I have always had an intuition that I think aluminum with better thermal conductivity is a disaster for a frying pan
This video on youtube https://www.youtube.com/watch?v=O5m2b... Comparing stainless steel pan and cast iron pan for frying steak, the last one that won unexpectedly is the cast iron pan
Here, I have seen people say that the thick aluminum base of fissler and paderno is not only not good, but the inside is too mature.
Everything seems to confirm my intuition, the thermal conductivity of stainless steel is very poor, and it seems not suitable for making pots, but is it really so? Just like the thermal conductivity of cast iron is also very poor
Please watch this youtube video, https://www.youtube.com/watch?v=kzWxr... Zelda uses a cast iron pan to fry tortillas, which can be seen in 4:44 seconds, and the temperature is very uniform, because Zelda not only uses Cast iron pot, still use cast iron stove, the thickness of the two is superimposed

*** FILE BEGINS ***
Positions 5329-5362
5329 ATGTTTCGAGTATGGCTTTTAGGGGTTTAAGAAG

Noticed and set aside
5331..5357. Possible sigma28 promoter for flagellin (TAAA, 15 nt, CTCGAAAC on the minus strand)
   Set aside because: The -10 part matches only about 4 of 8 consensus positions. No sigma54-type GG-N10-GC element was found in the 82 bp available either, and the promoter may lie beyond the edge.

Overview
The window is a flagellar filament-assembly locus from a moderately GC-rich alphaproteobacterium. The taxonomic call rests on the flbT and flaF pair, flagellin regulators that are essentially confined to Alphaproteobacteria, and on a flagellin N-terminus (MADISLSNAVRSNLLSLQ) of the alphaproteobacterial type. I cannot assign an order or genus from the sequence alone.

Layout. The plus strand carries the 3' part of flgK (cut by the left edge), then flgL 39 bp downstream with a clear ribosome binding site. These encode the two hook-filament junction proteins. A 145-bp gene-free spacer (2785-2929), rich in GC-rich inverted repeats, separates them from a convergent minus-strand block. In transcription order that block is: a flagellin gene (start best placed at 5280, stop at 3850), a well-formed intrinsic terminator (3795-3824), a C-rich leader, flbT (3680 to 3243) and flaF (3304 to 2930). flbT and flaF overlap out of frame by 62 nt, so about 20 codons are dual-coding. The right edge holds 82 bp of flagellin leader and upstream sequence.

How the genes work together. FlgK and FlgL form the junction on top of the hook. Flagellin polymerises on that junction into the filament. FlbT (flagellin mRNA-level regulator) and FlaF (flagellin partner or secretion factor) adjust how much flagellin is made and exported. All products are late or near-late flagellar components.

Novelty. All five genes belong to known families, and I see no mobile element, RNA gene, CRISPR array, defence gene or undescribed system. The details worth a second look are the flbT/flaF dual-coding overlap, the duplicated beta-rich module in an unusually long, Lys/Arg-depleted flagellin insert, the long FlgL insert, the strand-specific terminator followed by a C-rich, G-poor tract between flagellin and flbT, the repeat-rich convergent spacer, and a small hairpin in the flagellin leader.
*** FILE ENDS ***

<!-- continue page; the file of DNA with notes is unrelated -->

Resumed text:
Yes, the key to the problem lies in the thickness, no matter what material it is, as the thickness increases, the surface temperature will become more and more uniform
I found in some hotels in Japan that they use 20mm pure stainless steel iron plates to make Japanese Wagyu beef. The temperature is abnormally uniform and there is no aluminum.
So is it possible to use 20mm pure stainless steel to make a frying pan? Maybe better than the current thick aluminum base
I don't know if anyone has such a thick stainless steel iron plate around, maybe it can verify my intuition.
Invite a friend to chime in on this discussion.Email a Friend
by Jen Wheeler | Knowing how to grill corn on the cob is a necessary summer skill, so with Labor Day fast approaching...
by David Watsky | Wondering what to do with your extra cherries? These sweet and savory cherry recipes should help...
by Miki Kawasaki | Making summer fruit preserves is a great way to capture a taste of the season for later in the year...